Saturday, June 30, 2007

Rupert Murdoch as owner of WSJ

Today's TOI has a piece by Paul Krugman on why Rupert Murdoch's bid for the Wall Street Journal should not be allowed to go through.

Noting that the Murdoch-owned Fox news channel was substantially responsible for flawed perceptions about Iraq and its links with Al-Qaeda, Krugman writes:

The problem with Murdoch isn't that he's a right-wing ideologue. If that were all he was, he'd be much less dangerous. What he is, rather, is an opportunist who exploits a rule-free media environment - one created, in part, by conservative political power - by slanting news coverage to favour whoever he thinks will serve his business interests.

In the US, that strategy has mainly meant blatant bias in favour of the Bush administration and the Republican Party - but last year Murdoch covered his bases by hosting a fundraiser for Hillary Clinton's Senate re-election campaign.

In Britain, Murdoch endorsed Tony Blair in 1997 and gave his government favourable coverage, “ensuring”, reports The New York Times , “that the new government would allow him to keep intact his British holdings”.

And in China, Murdoch's organisations have taken care not to offend the dictatorship. Now, Murdoch's people rarely make flatly false claims.

Instead, they usually convey misinformation through innuendo. During the early months of the Iraq occupation, for example, Fox gave breathless coverage to each report of possible WMDs, with little or no coverage of the subsequent discovery that it was a false alarm.

No wonder, then, that many Fox viewers got the impression that WMDs had been found. When all else fails, Murdoch's news organisations simply stop covering inconvenient subjects.

.....................If Murdoch does acquire The Journal, it will be a dark day for America's news media - and American democracy.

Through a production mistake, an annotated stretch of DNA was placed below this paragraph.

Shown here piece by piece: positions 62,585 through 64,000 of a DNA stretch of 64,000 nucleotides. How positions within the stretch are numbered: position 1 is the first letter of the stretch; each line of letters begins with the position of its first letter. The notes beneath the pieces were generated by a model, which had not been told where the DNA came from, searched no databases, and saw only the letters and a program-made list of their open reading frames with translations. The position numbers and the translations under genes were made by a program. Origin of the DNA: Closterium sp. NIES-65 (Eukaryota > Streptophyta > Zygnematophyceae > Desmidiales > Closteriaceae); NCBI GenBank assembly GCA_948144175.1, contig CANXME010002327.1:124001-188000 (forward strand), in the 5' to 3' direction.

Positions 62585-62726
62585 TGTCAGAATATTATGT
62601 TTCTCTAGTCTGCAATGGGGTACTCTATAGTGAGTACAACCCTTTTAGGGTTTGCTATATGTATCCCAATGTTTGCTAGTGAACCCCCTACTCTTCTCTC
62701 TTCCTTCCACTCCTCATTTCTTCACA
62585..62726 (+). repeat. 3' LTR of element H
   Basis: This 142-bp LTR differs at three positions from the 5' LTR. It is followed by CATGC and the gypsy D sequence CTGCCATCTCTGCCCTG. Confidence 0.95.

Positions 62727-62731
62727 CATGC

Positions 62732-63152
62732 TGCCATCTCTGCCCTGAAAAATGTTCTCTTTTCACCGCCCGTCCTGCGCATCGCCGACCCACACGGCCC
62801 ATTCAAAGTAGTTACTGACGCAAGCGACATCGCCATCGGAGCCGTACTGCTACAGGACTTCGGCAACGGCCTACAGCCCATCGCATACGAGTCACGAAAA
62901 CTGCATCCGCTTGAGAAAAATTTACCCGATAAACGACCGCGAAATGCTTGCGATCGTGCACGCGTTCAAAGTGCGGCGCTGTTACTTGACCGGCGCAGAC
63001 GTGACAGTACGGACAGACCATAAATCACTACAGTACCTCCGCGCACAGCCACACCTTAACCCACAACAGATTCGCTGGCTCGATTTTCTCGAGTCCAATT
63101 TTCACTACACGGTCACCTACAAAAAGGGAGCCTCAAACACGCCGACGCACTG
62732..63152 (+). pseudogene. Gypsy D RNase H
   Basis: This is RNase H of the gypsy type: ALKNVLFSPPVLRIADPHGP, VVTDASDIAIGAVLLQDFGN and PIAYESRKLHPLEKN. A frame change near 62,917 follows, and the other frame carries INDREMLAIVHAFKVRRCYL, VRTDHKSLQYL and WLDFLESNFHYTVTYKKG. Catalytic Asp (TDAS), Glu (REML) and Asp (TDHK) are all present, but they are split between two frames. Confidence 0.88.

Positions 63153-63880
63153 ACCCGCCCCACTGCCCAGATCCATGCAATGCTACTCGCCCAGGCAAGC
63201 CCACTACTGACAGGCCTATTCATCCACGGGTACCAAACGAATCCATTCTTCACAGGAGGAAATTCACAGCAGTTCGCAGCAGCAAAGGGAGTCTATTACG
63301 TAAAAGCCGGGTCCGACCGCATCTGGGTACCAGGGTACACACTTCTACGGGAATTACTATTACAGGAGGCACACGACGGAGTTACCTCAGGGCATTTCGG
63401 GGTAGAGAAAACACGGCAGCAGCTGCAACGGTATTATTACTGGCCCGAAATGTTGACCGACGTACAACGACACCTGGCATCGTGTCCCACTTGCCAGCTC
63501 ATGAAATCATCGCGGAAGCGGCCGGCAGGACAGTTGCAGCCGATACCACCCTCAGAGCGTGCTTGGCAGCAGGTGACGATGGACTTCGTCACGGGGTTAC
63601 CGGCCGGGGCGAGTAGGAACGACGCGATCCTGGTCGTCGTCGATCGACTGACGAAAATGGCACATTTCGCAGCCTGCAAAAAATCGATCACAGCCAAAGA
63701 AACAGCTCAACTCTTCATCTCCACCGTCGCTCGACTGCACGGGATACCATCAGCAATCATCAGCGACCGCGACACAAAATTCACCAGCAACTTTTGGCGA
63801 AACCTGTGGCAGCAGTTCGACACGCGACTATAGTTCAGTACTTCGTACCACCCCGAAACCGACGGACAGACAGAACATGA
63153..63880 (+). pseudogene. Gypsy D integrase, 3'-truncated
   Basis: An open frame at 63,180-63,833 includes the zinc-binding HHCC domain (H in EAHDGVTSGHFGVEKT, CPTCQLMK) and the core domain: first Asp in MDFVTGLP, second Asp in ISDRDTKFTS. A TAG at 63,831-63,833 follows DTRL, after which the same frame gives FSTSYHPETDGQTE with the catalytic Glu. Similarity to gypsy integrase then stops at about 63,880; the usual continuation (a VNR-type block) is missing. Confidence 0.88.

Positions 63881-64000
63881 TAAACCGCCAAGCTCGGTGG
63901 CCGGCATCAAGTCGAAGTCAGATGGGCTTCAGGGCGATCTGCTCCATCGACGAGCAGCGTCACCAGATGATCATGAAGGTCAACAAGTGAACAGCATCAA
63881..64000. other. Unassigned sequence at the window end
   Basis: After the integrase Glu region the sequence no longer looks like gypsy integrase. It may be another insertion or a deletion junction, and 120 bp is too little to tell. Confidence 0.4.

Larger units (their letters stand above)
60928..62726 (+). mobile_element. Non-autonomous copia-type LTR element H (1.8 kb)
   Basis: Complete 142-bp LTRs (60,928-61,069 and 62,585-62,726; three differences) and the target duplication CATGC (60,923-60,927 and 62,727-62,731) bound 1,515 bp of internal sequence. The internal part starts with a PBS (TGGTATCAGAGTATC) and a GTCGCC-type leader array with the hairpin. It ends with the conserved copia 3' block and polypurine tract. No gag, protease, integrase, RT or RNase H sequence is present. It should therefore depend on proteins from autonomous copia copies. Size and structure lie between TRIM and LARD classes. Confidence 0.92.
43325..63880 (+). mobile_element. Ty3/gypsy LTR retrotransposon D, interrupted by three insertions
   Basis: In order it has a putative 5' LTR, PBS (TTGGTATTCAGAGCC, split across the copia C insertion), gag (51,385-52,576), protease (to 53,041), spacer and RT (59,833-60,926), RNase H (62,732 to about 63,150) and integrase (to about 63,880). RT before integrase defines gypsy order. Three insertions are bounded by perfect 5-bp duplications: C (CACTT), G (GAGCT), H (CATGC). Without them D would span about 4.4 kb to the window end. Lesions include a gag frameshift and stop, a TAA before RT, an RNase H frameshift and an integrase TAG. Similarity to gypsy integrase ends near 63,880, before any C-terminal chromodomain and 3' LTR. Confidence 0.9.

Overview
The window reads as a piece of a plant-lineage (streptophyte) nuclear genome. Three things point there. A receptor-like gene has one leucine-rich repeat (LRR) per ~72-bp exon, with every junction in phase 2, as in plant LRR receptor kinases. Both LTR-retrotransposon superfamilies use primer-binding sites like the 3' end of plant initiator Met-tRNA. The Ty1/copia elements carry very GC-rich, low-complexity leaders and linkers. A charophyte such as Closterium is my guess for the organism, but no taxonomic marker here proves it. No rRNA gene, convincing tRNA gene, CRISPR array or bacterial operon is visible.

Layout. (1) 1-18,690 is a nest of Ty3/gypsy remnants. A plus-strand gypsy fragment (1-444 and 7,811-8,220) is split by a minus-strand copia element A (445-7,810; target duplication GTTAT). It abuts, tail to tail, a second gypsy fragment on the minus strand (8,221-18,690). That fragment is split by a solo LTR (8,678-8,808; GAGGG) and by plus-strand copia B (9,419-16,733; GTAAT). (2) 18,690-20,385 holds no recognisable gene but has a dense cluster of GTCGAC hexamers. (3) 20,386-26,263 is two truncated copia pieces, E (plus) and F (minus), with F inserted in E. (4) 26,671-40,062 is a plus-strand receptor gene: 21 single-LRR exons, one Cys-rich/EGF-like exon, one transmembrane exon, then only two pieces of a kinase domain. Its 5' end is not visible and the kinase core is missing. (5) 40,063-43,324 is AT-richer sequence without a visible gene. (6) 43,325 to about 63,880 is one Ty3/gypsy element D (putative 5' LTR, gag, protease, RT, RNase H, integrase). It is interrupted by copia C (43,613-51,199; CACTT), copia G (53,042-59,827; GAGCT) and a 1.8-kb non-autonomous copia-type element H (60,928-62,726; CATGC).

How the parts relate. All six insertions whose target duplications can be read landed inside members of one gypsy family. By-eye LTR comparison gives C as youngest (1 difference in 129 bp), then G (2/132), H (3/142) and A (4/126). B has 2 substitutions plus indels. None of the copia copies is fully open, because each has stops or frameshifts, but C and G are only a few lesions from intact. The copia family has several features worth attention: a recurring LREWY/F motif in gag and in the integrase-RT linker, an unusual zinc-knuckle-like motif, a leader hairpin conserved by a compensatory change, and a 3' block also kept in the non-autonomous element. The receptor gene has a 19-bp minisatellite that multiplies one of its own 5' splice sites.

But the deal appears to be going through although the WSJ is working out safeguards to preserve its editorial independence. FT reports that key editors are to be retained.

The centrepiece of those efforts is an editorial board that would include a five-member committee with the power to approve the hiring and firing of key editors. Initially, these would be appointed by the mutual agreement of Dow Jones and News Corp. Thereafter, the committee would name its own replacements.

Well, these can at best be temporary safeguards. Eventually, Murdoch is bound to tighten his grip on the paper. Whether he will then proceed to blatantly interfere with WSJ's editorial policy is anybody's guess. Murdoch is too shrewd a businessman to do something that can ultimate undermine a paper's reputation and following. Besides, some would say that Murdoch would have no quarrel with the WSJ's decidedly right-wing leanings.

1 comment:

Krishnan said...

We all see the world through the mental maps we create - The Wall Street Journal is very different from the NY Times or the Washington Post - Often however the editorial pages of the Wall Street Journal espouses views that are decidedly libertarian and against the grain of conservatives or liberals. On the issue of immigration, the WSJ has remained consistent and aligned with the themes that Reagan used to speak about when talking about the USA - that stance infuriates many Republicans/right wing types.

I'd say that the WSJ (editorial pages and news) is very balanced and very independent - and so I do worry about what Murdoch might do to advance his own causes. Yet, a newspaper that defends the free market so vigorously and the marvels of the stock market and free flow of money cannot now stop Murdoch from acquiring the Journal, if the owners decide to sell ...

If Murdoch buys the Journal, he is free to do with it what he wants - and yes, destroy it if he wants - though we know that he will be careful. It will be interesting to watch and see what develops - and see the gradual change (as it happens) on the Editorial Pages and news coverage.

I am examining my subscription rules to see if I have the choice of cancelling it - if Murdoch throws tantrums and starts misbehaving.